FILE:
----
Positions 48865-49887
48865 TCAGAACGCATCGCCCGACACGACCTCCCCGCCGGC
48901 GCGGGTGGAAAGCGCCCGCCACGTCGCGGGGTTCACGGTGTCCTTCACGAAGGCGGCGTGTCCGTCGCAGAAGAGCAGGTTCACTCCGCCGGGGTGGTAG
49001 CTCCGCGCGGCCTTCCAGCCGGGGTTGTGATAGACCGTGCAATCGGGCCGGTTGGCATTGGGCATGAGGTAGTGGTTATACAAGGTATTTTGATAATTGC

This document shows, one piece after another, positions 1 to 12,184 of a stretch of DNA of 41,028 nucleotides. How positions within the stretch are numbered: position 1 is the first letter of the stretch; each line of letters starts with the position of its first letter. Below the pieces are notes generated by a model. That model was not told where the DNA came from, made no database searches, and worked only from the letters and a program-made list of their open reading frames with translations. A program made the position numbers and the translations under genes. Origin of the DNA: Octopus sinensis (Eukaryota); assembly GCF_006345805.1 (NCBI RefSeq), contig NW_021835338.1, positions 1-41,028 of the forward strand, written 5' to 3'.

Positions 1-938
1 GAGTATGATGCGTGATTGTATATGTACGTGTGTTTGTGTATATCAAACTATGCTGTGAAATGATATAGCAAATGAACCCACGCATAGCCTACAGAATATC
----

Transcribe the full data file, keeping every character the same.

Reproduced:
Positions 48865-49887
48865 TCAGAACGCATCGCCCGACACGACCTCCCCGCCGGC
48901 GCGGGTGGAAAGCGCCCGCCACGTCGCGGGGTTCACGGTGTCCTTCACGAAGGCGGCGTGTCCGTCGCAGAAGAGCAGGTTCACTCCGCCGGGGTGGTAG
49001 CTCCGCGCGGCCTTCCAGCCGGGGTTGTGATAGACCGTGCAATCGGGCCGGTTGGCATTGGGCATGAGGTAGTGGTTATACAAGGTATTTTGATAATTGC

This document shows, one piece after another, positions 1 to 12,184 of a stretch of DNA of 41,028 nucleotides. How positions within the stretch are numbered: position 1 is the first letter of the stretch; each line of letters starts with the position of its first letter. Below the pieces are notes generated by a model. That model was not told where the DNA came from, made no database searches, and worked only from the letters and a program-made list of their open reading frames with translations. A program made the position numbers and the translations under genes. Origin of the DNA: Octopus sinensis (Eukaryota); assembly GCF_006345805.1 (NCBI RefSeq), contig NW_021835338.1, positions 1-41,028 of the forward strand, written 5' to 3'.

Positions 1-938
1 GAGTATGATGCGTGATTGTATATGTACGTGTGTTTGTGTATATCAAACTATGCTGTGAAATGATATAGCAAATGAACCCACGCATAGCCTACAGAATATC